Giving Yourself Time

Giving Yourself Time To Recover

  Giving Yourself Time To Recover Lives that were cluttered with destruction and chaos, when actively using, are not necessarily quick to sort out. Oceanside Malibu Treatment Center can guide you to make demonstrable changes necessary in order to both embrace and maintain recovery. Before making outside changes, we must first go inward. Memories and feelings may be overwhelming during the detox phase of treatment. Therefore, it may be helpful to visualize reasonable expectations of what sober feelings and behaviors might begin to look like. Addicts want what they want when they want it. A need for instant gratification defines drug addiction, so the tendency to apply the same idea… Read More

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Being Generous With Your Time

Being Generous With Your Time

  Being Generous With Your Time The smallest act of generosity can have a big impact on the way we view ourselves and the way we view the world around us. We start feeling calmer and becoming kinder to everyone, including ourselves, and we start to feel those benefits right away. By practicing being generous on a daily basis, we develop a giving nature that benefits ourselves and the people around us, which helps us work through the challenges we encounter during the recovery process. A simple word or two can be enough to make or break someone’s day. We can use words wisely. Without being dishonest, we can be… Read More

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Malibu Equine Assisted Therapy

Equine Assisted Therapy

  Equine Assisted Therapy At Oceanside Malibu, clients are afforded the opportunity to attend weekly sessions of equine assisted therapy with lead therapist Mark Frankle, M.A., LMFT.  Equine assisted therapy is said to be both metaphorical and experiential.  According to Mark, “the horses become metaphors for whatever the client is working on.”  All of the client interactions with the horses take place on the ground and in a series of games with no actual riding taking place. Relationships, boundaries, anxiety and approach avoidance can all be observed during simple interactions with the horses such as touching or brushing them and simultaneously being aware of the feelings that come up during… Read More

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Eating Disorder Recovery

Eating Disorder Recovery

Eating Disorder Recovery Addictions and eating disorders are often co-occurring. Sometimes food is the thing one may feel most control over during periods of anxiousness and vulnerability in recovery from alcohol and other drugs. Eating disorders and body image issues which were never present or obvious in the past can also develop while in rehab. As maladaptive behaviors in relation to substance abuse are uncovered and discarded, new coping strategies, such as stringent dieting, compulsive overeating, or binging and purging may take their place. While many of those who struggling with eating disorders and body image issues are women, it can be even more difficult for the minority of men… Read More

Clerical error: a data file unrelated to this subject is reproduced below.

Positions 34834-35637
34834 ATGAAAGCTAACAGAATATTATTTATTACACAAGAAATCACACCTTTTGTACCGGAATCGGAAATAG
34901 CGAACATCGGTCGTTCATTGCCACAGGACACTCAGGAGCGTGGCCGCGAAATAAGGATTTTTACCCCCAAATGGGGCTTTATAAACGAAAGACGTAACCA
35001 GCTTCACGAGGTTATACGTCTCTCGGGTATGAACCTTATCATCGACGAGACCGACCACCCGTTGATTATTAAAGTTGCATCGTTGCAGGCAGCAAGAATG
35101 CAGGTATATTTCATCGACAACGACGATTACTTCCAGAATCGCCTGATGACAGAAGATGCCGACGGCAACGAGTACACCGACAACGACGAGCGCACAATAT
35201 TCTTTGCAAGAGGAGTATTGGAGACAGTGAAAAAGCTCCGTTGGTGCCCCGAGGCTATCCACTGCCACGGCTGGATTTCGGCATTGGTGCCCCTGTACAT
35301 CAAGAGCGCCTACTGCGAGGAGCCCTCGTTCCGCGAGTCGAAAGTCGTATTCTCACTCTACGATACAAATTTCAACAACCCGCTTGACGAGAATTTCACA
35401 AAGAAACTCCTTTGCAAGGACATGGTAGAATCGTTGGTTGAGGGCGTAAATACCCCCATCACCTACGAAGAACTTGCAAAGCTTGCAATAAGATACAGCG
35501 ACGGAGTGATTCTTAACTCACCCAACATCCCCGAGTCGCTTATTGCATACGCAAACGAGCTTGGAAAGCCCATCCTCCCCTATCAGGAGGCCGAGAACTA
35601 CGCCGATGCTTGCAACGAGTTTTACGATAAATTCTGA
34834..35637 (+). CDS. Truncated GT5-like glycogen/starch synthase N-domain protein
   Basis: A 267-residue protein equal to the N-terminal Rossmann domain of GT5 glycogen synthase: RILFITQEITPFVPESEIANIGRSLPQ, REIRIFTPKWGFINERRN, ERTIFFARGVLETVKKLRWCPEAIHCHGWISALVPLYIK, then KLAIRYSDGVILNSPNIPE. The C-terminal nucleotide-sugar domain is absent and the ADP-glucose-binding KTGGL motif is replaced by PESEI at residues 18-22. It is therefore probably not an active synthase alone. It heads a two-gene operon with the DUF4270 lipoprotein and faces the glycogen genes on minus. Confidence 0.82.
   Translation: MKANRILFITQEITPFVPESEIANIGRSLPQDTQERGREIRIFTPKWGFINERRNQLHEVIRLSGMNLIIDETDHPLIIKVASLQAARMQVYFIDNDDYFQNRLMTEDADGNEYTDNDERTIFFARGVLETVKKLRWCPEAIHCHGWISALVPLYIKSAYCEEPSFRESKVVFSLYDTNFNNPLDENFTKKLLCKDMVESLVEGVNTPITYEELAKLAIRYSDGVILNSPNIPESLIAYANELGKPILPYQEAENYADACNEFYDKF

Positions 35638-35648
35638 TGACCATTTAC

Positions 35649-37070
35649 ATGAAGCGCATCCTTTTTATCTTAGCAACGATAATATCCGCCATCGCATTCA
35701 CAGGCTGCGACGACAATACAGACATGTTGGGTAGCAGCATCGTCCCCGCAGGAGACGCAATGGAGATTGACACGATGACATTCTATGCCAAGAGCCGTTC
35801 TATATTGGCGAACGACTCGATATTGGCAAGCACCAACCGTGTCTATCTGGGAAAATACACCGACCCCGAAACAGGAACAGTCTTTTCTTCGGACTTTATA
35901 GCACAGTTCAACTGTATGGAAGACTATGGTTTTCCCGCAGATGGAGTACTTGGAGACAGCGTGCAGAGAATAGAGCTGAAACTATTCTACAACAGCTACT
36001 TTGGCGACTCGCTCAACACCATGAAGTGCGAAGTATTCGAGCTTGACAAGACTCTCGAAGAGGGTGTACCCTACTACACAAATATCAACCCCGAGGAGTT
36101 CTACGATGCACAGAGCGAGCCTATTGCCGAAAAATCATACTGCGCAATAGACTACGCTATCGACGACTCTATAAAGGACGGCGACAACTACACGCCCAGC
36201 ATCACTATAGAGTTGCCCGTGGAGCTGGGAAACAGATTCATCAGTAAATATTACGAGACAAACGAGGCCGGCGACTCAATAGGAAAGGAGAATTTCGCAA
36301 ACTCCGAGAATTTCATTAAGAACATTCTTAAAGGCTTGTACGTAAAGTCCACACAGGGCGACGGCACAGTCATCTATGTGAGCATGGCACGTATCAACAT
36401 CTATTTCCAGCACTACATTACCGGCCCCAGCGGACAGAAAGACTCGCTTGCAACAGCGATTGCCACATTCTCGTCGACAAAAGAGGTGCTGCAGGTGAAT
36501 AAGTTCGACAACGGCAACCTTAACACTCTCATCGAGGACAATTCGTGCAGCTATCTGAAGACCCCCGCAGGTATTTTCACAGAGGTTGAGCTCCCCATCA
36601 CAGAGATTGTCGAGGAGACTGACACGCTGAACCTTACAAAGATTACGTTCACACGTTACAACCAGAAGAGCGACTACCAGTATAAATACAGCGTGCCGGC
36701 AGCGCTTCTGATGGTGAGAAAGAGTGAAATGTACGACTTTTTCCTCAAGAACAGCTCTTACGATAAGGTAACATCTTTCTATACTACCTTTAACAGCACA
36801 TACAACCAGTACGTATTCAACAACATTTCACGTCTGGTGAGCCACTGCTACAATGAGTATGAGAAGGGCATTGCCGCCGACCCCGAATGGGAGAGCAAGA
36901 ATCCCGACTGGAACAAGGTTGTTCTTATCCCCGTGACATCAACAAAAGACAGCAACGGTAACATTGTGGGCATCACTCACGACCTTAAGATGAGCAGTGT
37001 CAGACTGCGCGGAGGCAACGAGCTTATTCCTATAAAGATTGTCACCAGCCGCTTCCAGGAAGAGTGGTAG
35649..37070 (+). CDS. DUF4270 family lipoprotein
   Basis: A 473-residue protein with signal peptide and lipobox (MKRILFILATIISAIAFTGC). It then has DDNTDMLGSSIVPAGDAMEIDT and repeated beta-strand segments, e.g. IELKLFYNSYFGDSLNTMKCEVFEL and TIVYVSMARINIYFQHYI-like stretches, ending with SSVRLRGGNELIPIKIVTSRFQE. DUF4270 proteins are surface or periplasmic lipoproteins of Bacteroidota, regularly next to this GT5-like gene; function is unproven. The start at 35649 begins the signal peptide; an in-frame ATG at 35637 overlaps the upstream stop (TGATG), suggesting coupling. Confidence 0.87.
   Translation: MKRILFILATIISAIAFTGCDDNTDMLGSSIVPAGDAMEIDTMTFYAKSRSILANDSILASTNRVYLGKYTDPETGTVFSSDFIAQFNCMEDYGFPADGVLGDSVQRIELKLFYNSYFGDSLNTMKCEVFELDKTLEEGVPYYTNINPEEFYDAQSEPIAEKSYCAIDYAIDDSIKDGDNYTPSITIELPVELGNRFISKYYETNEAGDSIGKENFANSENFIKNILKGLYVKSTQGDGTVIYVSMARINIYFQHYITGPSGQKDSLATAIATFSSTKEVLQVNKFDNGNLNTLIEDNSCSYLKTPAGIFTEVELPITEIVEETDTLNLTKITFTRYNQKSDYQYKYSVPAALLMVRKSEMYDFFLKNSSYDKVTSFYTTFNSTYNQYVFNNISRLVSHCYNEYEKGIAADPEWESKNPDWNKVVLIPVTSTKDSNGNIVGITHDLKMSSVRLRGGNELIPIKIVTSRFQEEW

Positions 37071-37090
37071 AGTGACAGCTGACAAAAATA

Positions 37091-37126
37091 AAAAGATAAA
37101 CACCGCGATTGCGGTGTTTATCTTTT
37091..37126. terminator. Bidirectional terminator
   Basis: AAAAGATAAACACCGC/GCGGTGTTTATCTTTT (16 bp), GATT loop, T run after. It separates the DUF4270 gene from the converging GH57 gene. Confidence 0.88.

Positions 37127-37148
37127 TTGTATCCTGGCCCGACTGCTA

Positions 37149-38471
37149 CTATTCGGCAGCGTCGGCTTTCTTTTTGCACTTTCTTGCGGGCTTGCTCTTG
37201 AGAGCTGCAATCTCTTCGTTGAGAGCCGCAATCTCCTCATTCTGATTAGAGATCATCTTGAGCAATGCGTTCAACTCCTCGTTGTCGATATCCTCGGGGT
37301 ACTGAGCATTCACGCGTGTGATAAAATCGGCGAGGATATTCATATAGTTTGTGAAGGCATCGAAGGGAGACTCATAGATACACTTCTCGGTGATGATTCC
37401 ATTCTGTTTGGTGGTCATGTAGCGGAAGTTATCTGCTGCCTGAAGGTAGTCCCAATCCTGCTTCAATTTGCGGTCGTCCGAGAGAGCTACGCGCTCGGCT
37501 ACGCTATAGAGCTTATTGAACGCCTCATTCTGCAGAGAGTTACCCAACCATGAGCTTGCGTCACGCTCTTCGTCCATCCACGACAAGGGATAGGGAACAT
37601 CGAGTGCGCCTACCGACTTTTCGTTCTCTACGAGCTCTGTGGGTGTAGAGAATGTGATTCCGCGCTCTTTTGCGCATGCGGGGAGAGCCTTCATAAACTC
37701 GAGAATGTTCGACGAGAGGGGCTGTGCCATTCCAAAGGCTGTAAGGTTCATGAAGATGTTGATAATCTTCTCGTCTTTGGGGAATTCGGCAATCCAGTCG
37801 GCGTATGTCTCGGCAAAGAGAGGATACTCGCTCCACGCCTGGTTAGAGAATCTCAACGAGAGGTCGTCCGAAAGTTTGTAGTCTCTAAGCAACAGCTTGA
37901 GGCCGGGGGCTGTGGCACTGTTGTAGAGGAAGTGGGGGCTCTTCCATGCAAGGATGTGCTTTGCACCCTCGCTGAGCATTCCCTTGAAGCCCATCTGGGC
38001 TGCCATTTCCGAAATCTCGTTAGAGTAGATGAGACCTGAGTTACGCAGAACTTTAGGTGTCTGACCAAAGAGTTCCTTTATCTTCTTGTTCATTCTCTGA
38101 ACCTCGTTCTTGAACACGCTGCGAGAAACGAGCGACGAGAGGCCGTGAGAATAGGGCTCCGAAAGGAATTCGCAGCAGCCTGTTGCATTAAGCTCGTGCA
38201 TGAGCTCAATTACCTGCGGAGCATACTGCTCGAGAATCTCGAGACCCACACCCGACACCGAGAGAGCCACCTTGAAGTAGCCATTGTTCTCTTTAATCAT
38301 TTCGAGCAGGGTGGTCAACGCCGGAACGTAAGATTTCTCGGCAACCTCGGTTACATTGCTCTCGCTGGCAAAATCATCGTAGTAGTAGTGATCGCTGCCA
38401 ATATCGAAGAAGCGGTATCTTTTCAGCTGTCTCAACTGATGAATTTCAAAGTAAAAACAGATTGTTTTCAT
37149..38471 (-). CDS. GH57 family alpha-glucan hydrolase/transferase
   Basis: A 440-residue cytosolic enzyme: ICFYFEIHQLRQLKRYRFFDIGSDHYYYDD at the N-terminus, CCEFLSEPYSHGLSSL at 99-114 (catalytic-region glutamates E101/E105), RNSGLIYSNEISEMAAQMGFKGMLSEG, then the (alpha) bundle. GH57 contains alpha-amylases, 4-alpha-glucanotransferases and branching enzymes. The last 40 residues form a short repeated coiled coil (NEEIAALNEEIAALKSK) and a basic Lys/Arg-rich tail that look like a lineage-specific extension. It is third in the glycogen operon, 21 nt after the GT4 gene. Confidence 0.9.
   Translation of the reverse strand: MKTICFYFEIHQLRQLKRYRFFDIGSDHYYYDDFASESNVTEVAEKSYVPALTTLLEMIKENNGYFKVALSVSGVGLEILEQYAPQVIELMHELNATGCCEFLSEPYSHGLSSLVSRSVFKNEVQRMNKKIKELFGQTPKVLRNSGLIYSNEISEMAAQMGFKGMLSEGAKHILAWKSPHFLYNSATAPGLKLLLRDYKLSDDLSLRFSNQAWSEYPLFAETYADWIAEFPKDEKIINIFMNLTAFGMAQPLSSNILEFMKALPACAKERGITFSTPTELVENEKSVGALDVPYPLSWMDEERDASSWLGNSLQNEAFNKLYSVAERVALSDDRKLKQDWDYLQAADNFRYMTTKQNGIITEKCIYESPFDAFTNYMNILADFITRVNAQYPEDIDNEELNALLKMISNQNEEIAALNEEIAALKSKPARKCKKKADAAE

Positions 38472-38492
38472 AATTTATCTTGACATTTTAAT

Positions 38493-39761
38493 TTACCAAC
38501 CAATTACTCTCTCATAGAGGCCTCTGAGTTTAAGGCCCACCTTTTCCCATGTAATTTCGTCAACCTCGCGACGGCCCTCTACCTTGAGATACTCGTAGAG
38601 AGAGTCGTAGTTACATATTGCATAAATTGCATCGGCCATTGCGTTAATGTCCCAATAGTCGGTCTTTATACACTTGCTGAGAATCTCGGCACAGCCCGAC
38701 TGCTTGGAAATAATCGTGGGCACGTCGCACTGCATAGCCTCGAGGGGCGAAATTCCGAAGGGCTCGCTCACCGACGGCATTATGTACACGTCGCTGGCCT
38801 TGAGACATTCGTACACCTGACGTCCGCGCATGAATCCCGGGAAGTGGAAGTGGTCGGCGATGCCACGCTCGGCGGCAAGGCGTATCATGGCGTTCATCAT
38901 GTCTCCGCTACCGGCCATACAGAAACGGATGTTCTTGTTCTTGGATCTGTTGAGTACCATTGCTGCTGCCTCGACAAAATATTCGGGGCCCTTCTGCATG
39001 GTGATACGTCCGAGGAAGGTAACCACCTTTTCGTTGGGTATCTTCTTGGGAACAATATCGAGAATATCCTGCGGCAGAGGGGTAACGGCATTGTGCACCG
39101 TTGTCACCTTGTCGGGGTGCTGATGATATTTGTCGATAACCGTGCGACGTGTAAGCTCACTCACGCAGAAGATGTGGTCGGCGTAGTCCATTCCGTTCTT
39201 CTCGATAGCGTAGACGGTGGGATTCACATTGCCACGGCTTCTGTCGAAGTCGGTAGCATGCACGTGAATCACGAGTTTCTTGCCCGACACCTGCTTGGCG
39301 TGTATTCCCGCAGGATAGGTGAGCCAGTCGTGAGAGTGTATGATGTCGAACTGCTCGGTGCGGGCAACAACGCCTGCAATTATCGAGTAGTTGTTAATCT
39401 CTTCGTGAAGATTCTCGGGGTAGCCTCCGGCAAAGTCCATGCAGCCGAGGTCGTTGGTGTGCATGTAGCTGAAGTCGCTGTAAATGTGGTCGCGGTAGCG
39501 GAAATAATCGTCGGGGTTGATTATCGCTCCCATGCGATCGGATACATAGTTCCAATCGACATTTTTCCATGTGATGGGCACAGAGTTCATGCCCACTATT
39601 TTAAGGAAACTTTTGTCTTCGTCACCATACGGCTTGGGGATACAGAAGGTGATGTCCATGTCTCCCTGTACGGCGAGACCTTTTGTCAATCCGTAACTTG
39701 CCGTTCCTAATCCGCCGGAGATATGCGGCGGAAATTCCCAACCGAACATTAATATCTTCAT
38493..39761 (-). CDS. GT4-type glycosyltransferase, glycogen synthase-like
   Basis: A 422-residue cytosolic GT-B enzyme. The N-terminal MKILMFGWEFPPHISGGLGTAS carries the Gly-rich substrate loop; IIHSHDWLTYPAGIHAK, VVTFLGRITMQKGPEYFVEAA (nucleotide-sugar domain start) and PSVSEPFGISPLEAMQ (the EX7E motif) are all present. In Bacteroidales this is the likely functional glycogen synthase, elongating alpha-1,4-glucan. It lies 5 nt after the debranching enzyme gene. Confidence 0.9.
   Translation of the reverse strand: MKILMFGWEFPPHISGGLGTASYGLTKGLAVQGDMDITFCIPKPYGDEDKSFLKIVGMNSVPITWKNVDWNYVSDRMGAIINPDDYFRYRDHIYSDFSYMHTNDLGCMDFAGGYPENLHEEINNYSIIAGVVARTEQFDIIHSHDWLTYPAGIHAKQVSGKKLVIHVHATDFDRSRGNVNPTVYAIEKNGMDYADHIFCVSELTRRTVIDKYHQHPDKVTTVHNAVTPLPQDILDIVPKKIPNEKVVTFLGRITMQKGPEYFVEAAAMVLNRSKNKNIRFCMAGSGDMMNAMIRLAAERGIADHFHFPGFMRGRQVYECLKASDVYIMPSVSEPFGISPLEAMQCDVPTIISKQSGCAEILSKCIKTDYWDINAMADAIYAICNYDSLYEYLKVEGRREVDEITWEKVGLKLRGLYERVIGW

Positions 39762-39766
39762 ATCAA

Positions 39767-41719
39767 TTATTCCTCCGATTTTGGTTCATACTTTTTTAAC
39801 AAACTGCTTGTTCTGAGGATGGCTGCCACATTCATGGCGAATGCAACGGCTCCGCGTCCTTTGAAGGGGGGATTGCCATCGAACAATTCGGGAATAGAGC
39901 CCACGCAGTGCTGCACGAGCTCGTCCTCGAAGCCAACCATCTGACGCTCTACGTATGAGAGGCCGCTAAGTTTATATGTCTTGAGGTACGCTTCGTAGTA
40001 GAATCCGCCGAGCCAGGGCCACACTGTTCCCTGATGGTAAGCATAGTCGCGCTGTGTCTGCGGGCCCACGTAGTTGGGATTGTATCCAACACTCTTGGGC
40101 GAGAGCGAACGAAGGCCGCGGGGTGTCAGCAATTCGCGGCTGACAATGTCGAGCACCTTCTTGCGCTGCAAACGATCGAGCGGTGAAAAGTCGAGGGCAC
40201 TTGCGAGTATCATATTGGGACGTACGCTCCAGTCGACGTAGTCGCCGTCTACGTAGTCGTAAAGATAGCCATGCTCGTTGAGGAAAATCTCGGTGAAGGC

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Signs You May Be An Empath

Signs You May Be An Empath Or Highly Sensitive Person

Signs You May Be An Empath Or Highly Sensitive Person An Empath or Highly Sensitive Person (HSP) are people who deeply feel the emotions of those around them. Just as introverts, empaths are likely to feel overwhelmed by crowds and loud noises. They are also prone to feeling drained and completely exhausted to the point of fatigue. Although introverts and empaths share many traits, there are several characteristics that distinguish empaths. An HSP is sensitive to many types of energies, and reacts emotionally to being over-stimulated. It’s not like you cry over spilt milk or anything, you just feel emotions – very deeply. If someone is telling you about an… Read More

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Malibu Opioid Treatment

Why The Brain Loves Opioids

Why The Brain Loves Opioids Societies have long coveted opioids for both the euphoria and the pain relief they provide. When chemists extracted morphine from opium poppies, it quickly became the go-to treatment during the American Civil War. After morphine caused widespread addiction, drug companies invented what they thought was a “non-addictive” substitute: a cough syrup called heroin. That turned out poorly for the 20th century.  Today, prescription opioids, like fentanyl and oxycodone, crowd America’s medicine cabinets and its streets. Opioid overdoses now kill more Americans every year than car accidents. To understand how we arrived here, you’ll need to venture deep into the mind. Here’s why our brains love… Read More

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